Downing Street plays down hopes of trade war deal as President eyes steel votes

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Indy Politics

Hopes that Tony Blair and George Bush would reach a deal to avert a trade war between the United States and Europe during the President's visit to Britain were dashed yesterday.

Downing Street played down hopes of a breakthrough and US sources suggested that President Bush had rejected a proposal from some advisers to announce a concession on steel tariffs during his visit. Other aides have warned him that a climbdown could cost him support in America's steel-making areas in next year's presidential election.

Although Mr Bush will spend three days in Britain, he will have only about two and a half hours of talks with Mr Blair and No 10 sought to lower expectations of a firm announcement by the two leaders on any policy issue.

Mr Blair's spokesman said the President and Prime Minister spoke every week, often by videolink, and so this week's discussions should not be seen as a "World War Two summit". He added: "It is part of a continuing conversation. It is not a one-off event where each side has to produce goodies for the other."

The spokesman said the steel tariffs imposed by the US on Europe would only be discussed "in passing" when the two leaders hold their talks at Downing Street tomorrow. "This is not the deadline week," he said, referring to the 6 December date by which the US must act to avoid retaliatory action by the European Union.

Similarly, there is little prospect of a breakthrough this week on the fate of the Britons being held at the US base at Guantanamo Bay in Cuba. Sources said it would be discussed "in passing" and negotiations would continue after the President returns to Washington on Friday.

President Bush hinted in a BBC interview at the weekend, that the British terrorist suspects would be tried in a military court in the United States. But it appears that Mr Blair has not given up hope that they could be returned to Britain for trial.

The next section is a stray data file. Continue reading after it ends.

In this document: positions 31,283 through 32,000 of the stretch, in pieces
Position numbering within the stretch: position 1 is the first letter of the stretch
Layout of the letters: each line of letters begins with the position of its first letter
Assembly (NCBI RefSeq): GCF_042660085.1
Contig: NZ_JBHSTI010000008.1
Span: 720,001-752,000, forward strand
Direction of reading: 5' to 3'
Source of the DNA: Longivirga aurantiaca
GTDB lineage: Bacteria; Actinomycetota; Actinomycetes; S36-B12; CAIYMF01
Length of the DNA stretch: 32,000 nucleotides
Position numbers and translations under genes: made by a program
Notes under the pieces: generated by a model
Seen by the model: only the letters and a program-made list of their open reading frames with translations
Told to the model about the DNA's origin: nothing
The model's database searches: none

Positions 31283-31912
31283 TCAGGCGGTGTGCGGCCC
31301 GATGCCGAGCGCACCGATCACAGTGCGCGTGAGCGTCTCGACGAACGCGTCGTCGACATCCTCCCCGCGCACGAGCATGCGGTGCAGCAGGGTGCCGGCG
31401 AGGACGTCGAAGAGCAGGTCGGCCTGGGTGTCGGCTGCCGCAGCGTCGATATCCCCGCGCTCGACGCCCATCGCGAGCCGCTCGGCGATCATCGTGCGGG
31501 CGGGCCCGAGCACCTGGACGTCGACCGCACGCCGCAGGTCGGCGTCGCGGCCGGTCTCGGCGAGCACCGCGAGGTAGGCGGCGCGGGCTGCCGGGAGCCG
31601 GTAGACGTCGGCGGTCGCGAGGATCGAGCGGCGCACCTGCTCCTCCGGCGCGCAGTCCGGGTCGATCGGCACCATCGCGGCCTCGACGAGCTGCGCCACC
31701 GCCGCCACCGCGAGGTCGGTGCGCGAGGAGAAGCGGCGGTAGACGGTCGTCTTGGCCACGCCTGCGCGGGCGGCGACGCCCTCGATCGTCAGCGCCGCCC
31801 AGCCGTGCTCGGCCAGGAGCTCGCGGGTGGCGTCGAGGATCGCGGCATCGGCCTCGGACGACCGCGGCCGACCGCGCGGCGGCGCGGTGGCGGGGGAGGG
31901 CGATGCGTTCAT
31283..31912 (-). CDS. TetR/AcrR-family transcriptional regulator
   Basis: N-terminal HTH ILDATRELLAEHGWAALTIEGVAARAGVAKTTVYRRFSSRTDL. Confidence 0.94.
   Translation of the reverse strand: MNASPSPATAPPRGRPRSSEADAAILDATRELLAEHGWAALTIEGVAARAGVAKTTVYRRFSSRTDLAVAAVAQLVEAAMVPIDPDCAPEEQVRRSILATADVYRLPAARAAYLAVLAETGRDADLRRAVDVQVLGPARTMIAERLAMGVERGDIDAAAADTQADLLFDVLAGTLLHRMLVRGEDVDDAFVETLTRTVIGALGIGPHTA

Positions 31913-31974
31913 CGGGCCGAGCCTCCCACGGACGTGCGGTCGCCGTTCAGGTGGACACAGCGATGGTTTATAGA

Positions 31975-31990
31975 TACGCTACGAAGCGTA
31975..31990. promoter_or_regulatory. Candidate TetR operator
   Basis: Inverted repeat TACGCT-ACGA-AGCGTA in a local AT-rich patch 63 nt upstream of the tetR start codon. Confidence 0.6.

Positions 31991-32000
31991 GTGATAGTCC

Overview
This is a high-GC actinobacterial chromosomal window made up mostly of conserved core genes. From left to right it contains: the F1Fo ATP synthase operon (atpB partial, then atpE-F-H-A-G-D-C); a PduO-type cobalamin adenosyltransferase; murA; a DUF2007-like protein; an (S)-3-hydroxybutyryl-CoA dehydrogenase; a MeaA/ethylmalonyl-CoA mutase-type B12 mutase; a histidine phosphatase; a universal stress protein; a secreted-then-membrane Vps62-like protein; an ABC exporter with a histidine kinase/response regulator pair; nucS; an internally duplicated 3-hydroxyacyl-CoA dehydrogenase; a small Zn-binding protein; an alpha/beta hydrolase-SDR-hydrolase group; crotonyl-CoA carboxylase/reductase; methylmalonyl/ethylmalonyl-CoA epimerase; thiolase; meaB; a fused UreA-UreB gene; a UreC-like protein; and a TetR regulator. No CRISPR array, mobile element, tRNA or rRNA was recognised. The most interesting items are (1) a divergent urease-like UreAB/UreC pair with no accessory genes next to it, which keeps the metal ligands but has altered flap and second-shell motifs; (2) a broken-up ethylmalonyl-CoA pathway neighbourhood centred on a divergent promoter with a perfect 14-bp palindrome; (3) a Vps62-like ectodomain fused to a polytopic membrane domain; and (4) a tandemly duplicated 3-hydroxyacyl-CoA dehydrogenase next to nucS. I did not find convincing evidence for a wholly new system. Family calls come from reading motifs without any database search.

Tomorrow's talks are likely to be dominated by Iraq. At a time when the coalition forces face increasingly difficult security problems, the two leaders will be determined to show the world they are standing firm and standing together.

Their message will be that they were right to remove Saddam Hussein and they will emphasise their desire to return the governing of the country to the Iraqi people as soon as possible.

The Prime Minister and the President will also stress they are "at one" over the Middle East peace process, although no fresh initiative is expected.

Efforts to combat HIV/Aids are on the agenda and they will pledge to join forces to combat the disease by holding a round-table discussion at No 10 with charities and representatives of African countries.

The pressure group Action Aid warned that the meeting should not be used as a "smokescreen" and accused the US President of dragging his feet over his promise of $15b (£8.8bn) for fighting Aids.

Efforts to cool the dispute over steel tariffs were stepped up yesterday when Gordon Brown announced a series of measures to boost trade links between the US and Britain. He travelled to Birmingham with his American counterpart, John Snow, the Treasury Secretary, who said he had "thrown cold water" on fears of a full-scale trade war.